But if you have a friend who takes advantage of your generosity and simply volunteers you for things you want no part in because they know you won't say no, it's time to go your separate ways. Generosity is something to be appreciated and reciprocated, not taken advantage of.
Do not allow them to guilt you into something and use “but we're friends!” as an excuse. If you don't want to do something, don't do it.
Moral of the story: Don't let the guise of friendship allow you to get taken for a ride.
4. The Can't-Make-Time-For-You Friend
As I've grown older, I've noticed not only is it difficult to see your friends because of different schedules, commitments, fiscal situations and relationships, but it's just become more difficult for us to get up and put forth the effort -- which sounds bad, but hear me out.
Say you've been working all week and your friend suggests something, sometimes the idea of leaving the house just isn't appealing. You'd rather sit at home watching Netflix and going to bed early.
That's OK. Your friend has probably done the same thing more than once.
That's not the same as someone who simply can't make time for you. Discussing the reason you don't want to go out and the reassurance that it has nothing to do with the friendship is different than someone who just constantly ignores your offers to hang out or could never be bothered to ask if you want to do anything.
This is especially annoying if you talk to this person frequently and believe you're close friends.
If you suggest hanging out and they constantly blow you off or pretend you didn't ask and in turn don't ask you to hang out, it's not worth your time anymore.
5. Marcia, Marcia, Marcia
If your friendship is entirely based on them, this person has got to go. Plain and simple. If they only want to talk about themselves, their lives, what they're doing -- they have to go.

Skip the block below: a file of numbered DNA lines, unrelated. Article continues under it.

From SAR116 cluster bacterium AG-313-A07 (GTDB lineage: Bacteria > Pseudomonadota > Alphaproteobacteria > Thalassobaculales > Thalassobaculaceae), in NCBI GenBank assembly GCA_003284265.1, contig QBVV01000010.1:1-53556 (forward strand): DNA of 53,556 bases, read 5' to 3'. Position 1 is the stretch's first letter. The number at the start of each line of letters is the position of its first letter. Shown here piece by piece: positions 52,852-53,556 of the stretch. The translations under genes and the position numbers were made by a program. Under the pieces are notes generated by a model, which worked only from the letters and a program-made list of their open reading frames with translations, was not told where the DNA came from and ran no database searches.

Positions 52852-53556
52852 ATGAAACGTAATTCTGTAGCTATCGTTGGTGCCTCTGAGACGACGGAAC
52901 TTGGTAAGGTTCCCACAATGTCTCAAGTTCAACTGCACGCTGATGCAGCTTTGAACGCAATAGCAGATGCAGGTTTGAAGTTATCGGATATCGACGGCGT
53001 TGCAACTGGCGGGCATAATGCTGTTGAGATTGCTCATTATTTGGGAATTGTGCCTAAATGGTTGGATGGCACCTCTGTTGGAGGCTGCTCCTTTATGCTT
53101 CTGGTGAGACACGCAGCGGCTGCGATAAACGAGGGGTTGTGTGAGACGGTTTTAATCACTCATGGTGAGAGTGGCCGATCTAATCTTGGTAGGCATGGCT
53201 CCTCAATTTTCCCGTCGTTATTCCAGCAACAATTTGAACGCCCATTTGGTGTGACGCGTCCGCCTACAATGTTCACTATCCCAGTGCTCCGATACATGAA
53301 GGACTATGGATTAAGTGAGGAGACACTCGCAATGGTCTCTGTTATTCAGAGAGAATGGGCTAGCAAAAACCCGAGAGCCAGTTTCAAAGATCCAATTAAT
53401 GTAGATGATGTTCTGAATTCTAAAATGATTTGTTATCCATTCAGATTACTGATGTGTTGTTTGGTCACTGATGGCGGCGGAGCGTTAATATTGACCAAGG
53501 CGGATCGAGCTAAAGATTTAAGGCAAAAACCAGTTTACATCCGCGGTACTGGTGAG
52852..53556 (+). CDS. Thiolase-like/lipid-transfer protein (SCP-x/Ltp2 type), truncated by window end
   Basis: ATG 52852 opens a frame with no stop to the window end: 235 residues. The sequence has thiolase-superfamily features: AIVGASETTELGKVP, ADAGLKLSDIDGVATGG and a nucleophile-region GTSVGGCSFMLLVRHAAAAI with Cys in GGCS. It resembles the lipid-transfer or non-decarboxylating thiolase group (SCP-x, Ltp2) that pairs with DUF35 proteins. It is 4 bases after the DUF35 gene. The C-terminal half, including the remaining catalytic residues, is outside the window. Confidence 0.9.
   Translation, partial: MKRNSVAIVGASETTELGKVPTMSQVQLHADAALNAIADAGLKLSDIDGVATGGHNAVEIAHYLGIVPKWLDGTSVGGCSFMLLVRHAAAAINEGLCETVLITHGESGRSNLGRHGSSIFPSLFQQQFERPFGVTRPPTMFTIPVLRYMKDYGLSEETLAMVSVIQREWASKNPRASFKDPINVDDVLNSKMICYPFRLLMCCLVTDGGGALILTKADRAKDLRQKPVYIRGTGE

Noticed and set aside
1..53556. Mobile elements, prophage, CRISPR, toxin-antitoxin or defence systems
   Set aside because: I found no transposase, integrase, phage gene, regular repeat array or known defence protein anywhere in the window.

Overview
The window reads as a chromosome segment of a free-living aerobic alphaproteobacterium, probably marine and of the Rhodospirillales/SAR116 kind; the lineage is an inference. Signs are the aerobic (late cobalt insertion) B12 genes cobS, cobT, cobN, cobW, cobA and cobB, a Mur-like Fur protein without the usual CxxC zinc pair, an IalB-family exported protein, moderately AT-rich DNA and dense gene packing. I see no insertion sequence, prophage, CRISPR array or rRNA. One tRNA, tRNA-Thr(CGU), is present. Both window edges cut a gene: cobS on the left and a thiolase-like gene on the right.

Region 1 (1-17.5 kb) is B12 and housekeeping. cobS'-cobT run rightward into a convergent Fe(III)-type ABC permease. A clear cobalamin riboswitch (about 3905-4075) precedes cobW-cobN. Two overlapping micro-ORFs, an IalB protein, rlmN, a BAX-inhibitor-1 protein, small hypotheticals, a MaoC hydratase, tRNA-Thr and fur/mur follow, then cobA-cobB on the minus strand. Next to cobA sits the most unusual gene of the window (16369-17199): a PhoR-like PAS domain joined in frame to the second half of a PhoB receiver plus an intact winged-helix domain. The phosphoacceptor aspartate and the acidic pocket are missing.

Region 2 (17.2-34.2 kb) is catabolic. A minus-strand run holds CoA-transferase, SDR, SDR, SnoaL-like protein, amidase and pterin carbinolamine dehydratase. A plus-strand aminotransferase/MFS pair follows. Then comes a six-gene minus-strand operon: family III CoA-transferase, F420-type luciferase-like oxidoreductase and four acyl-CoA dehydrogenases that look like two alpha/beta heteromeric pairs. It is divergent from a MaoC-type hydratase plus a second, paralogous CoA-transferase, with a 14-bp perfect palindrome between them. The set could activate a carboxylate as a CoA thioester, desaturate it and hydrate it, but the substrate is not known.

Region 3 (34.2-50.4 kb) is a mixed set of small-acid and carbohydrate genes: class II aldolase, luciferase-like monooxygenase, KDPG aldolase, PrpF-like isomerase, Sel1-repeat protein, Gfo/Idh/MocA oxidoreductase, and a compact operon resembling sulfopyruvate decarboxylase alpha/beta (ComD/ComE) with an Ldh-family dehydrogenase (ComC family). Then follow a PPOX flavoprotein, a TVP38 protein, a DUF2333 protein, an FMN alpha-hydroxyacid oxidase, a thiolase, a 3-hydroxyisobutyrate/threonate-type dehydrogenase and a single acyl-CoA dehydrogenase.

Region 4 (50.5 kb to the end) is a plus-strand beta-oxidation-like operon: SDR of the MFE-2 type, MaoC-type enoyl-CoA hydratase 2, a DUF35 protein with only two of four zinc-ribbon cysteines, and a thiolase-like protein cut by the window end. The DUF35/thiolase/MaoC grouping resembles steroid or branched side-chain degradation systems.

That's not a friendship. That's a daily journal entry. The end.
6. The Unsupportive Friend
It's one thing to give advice and point something out that you may have overlooked, but it's an entirely different thing for your friend to tell you you're making poor decisions in regard to your career, your health, your romantic life or your finances.
If you find yourself constantly shitting on your friends' choices, try to remember it's not your life; it's theirs. They are entitled to make their own decisions and are not asking you to make them. They are asking for your support, not your condemnation.
If you hear, “Why would you do that? You're not even good at that,” or, “That's a total waste of money,” or, “I don't like your boyfriend, I think it's time you broke up," that's not a friend talking. That's someone who wants to feel powerful.
While it's hard to reconcile the idea of losing a friend, you need to think of yourself and how that person plays into your overall health and happiness. If they're constantly bringing in negative energy and not helping you grow in any way, that's just the way the cookie has to crumble.
There's also nothing wrong with it. It's the natural evolution of things. I've lost friends to relationships, opposing viewpoints and playing an extra in their lives rather than a more important role. It's just the way things happen.
Who you surround yourself with influences who you are and how you deal with things. Make sure to surround yourself with only the best and you'll be sure to feel loved, supported and fulfilled.